[The Carlsbad Well Building]

Description

The caption of this 1909 photograph that occurs on page 63 of "TIME WAS In Mineral Wells" by A. F. Weaver, notes "...the stained glass windows had not been installed as yet and the "Ben Hur" street car tracks were still running in front of the building." (The Mineral Wells Scenic Railway--the Ben Hur Line to Lake Pinto--ceased operation in 1909, but rails were removed later, probably in conjunction with paving City Streets in 1914.) One of the earlier drinking pavilions, The Carlsbad was located at 415 NW 1st Avenue, directly across the street and west of the Crazy Water ...

Creation Information

Creator: Unknown. 1909?.

Context

This photograph is part of the collection entitled: A. F. Weaver Collection and was provided by Boyce Ditto Public Library to The Portal to Texas History, a digital repository hosted by the UNT Libraries. It has been viewed 84 times . More information about this photograph can be viewed below.

Who

People and organizations associated with either the creation of this photograph or its content.

Creator

  • We've been unable to identify the creator(s) of this photograph.

Rights Holders

For guidance see Citations, Rights, Re-Use.

  • Unknown

Provided By

Boyce Ditto Public Library

The Boyce Ditto Public Library materials include local history from the A. F. Weaver Collection featuring resort souvenir guides and photos of Mineral Wells from its founding to the present. There is extensive coverage of the Hexagon House, the Baker Hotel, Camp/Fort Wolters and the many mineral wells that made the city a major resort in the first half of the 20th Century.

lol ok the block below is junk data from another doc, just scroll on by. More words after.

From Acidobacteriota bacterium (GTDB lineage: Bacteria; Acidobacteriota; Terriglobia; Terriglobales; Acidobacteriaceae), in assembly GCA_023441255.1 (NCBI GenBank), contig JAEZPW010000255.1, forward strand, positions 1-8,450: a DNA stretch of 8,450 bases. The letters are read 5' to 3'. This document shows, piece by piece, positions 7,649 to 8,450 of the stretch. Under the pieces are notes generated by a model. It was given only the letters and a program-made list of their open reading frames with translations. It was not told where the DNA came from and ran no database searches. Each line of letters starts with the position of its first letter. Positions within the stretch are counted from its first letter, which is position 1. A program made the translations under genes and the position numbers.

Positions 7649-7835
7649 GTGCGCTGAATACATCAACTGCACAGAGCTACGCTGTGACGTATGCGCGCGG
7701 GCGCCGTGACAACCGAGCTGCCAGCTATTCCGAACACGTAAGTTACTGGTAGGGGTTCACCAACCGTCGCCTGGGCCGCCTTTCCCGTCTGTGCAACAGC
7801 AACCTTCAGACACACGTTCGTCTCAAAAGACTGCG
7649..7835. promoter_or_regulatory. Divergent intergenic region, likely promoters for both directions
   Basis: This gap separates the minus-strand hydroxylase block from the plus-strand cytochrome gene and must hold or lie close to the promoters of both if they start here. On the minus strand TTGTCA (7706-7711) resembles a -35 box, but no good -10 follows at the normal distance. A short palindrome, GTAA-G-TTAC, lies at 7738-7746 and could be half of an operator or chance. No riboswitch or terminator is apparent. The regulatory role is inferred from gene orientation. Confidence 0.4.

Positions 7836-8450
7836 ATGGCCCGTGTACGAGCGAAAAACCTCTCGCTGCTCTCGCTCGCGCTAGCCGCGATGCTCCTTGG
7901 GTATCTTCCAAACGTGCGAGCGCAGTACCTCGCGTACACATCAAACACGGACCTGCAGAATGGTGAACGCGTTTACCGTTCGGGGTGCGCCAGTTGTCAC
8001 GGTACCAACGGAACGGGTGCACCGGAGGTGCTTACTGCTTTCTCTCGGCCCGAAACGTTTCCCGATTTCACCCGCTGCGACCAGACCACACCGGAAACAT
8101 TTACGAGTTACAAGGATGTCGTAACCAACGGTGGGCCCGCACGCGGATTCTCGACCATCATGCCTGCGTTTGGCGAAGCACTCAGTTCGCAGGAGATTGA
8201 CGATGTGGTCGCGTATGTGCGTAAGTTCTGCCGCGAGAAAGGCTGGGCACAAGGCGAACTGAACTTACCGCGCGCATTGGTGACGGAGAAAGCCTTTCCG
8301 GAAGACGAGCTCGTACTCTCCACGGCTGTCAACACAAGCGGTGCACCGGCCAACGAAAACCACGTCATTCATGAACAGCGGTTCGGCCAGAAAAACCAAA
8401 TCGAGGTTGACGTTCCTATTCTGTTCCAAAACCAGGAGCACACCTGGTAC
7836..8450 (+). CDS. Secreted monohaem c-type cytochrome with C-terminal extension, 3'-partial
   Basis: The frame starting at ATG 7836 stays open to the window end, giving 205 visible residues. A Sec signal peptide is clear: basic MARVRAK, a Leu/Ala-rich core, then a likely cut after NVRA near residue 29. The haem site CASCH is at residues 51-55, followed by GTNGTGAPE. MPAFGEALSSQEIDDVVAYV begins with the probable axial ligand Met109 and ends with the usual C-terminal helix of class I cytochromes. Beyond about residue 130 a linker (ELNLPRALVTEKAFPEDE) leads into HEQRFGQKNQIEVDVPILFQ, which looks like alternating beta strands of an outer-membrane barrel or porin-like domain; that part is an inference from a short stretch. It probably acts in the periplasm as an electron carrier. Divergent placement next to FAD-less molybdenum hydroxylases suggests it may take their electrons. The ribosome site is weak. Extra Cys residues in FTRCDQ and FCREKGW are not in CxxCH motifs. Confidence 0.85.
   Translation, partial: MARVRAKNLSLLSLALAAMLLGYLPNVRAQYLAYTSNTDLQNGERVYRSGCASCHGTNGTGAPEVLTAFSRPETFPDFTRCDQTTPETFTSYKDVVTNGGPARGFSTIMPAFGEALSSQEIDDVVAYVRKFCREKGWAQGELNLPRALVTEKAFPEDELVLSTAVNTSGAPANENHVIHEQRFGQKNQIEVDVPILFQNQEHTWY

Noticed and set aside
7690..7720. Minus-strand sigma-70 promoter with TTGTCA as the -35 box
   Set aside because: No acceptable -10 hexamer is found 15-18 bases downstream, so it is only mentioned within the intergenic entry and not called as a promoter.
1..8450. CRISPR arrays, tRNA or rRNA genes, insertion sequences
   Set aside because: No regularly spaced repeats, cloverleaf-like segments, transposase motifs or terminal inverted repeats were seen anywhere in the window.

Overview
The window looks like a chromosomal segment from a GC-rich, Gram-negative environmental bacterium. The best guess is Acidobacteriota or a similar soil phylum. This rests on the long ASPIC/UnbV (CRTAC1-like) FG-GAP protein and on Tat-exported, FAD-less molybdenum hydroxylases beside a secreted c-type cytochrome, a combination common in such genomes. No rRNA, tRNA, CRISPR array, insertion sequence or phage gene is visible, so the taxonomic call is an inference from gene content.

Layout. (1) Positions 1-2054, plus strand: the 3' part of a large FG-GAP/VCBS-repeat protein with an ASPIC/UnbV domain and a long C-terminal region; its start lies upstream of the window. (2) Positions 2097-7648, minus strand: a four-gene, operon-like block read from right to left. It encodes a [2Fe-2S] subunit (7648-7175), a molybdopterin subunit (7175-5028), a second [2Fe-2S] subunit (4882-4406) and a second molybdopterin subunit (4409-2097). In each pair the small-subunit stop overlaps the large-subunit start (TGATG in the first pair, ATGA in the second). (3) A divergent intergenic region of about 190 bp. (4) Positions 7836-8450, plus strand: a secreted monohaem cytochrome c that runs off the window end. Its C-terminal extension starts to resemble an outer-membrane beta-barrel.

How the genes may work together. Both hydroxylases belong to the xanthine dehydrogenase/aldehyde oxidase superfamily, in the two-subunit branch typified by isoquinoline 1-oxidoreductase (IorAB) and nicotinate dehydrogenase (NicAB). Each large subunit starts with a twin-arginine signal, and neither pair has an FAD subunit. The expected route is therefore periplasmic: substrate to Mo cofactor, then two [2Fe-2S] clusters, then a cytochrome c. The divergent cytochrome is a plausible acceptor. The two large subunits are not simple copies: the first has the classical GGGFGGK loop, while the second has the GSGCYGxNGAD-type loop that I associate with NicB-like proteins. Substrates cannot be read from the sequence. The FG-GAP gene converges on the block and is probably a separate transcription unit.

Contact Us

What

Descriptive information to help identify this photograph. Follow the links below to find similar items on the Portal.

Description

The caption of this 1909 photograph that occurs on page 63 of "TIME WAS In Mineral Wells" by A. F. Weaver, notes "...the stained glass windows had not been installed as yet and the "Ben Hur" street car tracks were still running in front of the building." (The Mineral Wells Scenic Railway--the Ben Hur Line to Lake Pinto--ceased operation in 1909, but rails were removed later, probably in conjunction with paving City Streets in 1914.)
One of the earlier drinking pavilions, The Carlsbad was located at 415 NW 1st Avenue, directly across the street and west of the Crazy Water drinking pavilion. The Crazy Flats Rooming house--which replaced the Crazy Drinking Pavilion--along with the First Crazy Hotel complex--burned in 1925, and were replaced by the current Crazy Hotel, covering the entire block. The hotel opened in 1927. The Carlsbad building was taken over by the Crazy Hotel in the 1930's, and it was used as a laundry.

Subjects

Item Type

Identifier

Unique identifying numbers for this photograph in the Portal or other systems.

Collections

This photograph is part of the following collection of related materials.

A. F. Weaver Collection

This colorful panorama covers the founding of Mineral Wells through its mercurial growth as a resort center and army town up to the present. A. F. Weaver was a photographer and local historian, and the collection includes photographs that he took as well as photographs he copied from local families and established research sources.

What responsibilities do I have when using this photograph?

When

Dates and time periods associated with this photograph.

Creation Date

  • 1909?

Added to The Portal to Texas History

  • June 1, 2008, 7:51 p.m.

Description Last Updated

  • Jan. 13, 2014, 10:34 a.m.

Usage Statistics

When was this photograph last used?

Yesterday: 0
Past 30 days: 1
Total Uses: 84

Where

Geographical information about where this photograph originated or about its content.

Map Information

  • map marker Automatically generated Place Name coordinates.
  • Repositioning map may be required for optimal printing.

Mapped Locations

Interact With This Photograph

Here are some suggestions for what to do next.

Enlarge

Citations, Rights, Re-Use

[The Carlsbad Well Building], photograph, 1909?; (texashistory.unt.edu/ark:/67531/metapth38083/: accessed August 29, 2016), University of North Texas Libraries, The Portal to Texas History, texashistory.unt.edu; crediting Boyce Ditto Public Library.